Marius now continued the route, which he had commenced, toward his winter quarters, which, for the convenience of getting provisions, he had determined to fix in the towns on the coast. He was not, however, rendered careless or presumptuous by his victory, but marched with his army in form of a square,1
just as if he were in sight of the enemy. Sylla, with his cavalry, was on the right; Aulus Manlius, with the slingers and archers, and Ligurian cohorts, had the command on the left; the tribunes, with the light-armed infantry, the consul had placed in the front and rear. The deserters, whose lives were of little value, and who were well acquainted with the country, observed the route of the enemy. Marius himself, too, as if no other were placed in charge, attended to every thing, went through the whole of the troops, and praised or blamed them according to their desert. He was always armed and on the alert, and obliged his men to imitate his example. He fortified his camp with the same caution with which he marched; stationing cohorts of the legions to watch the gates, and the auxiliary cavalry in front, and others upon the rampart and lines. He went round the posts in person, not from suspicion that his orders would not be observed, but that the labor of the soldiers, shared equally by their general, might be endured by them with cheerfulness.2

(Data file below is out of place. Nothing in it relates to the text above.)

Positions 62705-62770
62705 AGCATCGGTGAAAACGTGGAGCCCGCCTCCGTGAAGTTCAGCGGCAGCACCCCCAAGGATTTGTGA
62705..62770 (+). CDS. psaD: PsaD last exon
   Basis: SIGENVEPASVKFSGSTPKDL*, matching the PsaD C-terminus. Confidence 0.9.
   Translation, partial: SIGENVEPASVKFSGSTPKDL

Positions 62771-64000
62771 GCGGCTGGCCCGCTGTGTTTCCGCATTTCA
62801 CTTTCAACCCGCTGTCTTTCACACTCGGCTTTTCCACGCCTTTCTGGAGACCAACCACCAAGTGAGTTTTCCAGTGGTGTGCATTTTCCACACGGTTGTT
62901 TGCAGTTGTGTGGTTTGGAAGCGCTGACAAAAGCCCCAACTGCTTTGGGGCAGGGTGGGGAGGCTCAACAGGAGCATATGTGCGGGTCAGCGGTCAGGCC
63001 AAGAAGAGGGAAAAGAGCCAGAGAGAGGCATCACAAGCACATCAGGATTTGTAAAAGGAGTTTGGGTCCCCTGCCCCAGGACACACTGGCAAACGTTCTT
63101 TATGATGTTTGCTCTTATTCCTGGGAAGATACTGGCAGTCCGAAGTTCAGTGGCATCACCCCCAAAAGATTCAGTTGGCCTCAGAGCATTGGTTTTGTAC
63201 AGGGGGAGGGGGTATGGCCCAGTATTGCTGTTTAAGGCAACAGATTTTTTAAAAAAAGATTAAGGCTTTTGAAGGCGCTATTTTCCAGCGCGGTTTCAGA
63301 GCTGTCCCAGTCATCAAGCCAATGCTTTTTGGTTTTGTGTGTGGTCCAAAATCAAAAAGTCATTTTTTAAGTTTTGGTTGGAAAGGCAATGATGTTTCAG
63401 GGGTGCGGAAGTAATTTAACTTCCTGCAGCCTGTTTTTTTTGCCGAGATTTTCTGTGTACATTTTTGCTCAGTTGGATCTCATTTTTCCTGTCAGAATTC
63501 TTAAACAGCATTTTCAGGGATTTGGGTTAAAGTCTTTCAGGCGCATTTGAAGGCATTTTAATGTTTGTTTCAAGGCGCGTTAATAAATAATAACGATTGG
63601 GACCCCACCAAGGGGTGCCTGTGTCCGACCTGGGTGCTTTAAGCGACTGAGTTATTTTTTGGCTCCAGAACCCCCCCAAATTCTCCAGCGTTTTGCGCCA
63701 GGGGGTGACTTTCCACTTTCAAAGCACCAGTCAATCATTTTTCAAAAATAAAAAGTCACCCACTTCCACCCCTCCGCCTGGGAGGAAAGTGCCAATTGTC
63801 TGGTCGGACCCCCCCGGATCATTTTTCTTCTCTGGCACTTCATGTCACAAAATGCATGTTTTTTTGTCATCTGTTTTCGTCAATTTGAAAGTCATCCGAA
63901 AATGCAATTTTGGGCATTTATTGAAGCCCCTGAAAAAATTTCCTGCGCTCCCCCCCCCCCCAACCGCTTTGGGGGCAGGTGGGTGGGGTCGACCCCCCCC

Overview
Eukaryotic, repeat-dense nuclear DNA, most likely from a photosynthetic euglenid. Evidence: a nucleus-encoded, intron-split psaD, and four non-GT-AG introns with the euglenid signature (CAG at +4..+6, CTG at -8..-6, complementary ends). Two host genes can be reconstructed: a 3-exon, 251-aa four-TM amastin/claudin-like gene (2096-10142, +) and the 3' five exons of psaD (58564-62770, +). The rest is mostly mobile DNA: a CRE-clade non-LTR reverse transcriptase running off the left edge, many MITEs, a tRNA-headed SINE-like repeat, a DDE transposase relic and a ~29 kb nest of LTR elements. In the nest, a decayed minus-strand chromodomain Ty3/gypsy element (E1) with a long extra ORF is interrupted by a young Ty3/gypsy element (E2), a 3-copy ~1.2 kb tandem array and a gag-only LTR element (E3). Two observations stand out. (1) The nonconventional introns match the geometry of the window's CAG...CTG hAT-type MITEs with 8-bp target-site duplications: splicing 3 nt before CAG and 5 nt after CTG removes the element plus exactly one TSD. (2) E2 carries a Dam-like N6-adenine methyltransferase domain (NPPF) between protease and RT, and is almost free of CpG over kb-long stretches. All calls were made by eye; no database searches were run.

Indeed, Marius, as well at this as at other periods of the war, kept his men to their duty rather by the dread of shame3
than of severity; a course which many said was adopted from desire of popularity, but some thought it was because he took pleasure in toils to which he had been accustomed from his youth, and in exertions which other men call perfect miseries. The public interest, however, was served with as much efficiency and honor as it could have been under the most rigorous command.